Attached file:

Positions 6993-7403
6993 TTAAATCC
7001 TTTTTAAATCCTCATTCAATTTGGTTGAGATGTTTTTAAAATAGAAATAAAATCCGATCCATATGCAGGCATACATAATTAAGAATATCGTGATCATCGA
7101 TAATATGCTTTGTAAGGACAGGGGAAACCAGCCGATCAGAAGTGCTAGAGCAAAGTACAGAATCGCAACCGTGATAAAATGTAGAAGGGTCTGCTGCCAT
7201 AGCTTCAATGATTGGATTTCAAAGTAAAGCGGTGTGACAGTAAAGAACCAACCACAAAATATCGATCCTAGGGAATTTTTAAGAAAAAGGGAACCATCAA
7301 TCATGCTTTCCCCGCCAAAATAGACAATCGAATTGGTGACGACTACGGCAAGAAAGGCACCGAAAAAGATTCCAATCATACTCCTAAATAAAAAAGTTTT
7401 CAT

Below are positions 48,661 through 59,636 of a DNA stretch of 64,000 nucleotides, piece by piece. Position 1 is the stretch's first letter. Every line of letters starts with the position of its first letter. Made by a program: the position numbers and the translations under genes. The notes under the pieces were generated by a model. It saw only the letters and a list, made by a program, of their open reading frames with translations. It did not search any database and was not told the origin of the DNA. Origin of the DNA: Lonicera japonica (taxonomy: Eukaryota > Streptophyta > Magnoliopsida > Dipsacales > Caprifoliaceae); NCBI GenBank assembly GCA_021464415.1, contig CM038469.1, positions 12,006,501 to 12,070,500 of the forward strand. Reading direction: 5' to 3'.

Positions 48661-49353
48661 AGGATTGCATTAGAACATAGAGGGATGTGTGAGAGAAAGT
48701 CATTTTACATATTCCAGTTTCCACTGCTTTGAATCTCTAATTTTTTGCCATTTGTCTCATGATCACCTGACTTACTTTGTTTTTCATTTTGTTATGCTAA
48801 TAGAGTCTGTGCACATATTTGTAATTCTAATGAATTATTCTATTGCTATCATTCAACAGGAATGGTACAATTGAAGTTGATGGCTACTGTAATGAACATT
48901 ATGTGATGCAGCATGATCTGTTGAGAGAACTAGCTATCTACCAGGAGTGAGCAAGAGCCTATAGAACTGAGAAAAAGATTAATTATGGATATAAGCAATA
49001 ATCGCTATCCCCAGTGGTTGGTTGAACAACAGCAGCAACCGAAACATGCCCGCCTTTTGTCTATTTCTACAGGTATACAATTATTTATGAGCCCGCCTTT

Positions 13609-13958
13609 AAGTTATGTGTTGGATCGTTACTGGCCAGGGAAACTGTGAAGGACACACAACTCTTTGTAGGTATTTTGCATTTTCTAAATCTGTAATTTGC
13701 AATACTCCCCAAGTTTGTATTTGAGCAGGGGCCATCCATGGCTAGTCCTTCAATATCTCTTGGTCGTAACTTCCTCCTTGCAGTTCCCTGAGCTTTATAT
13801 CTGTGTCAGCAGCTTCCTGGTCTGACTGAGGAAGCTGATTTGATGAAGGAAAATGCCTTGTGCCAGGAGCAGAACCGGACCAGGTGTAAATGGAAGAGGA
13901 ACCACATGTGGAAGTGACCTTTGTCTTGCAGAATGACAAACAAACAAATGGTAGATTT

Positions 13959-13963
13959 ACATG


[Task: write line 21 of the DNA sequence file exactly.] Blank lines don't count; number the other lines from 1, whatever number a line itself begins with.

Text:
13959 ACATG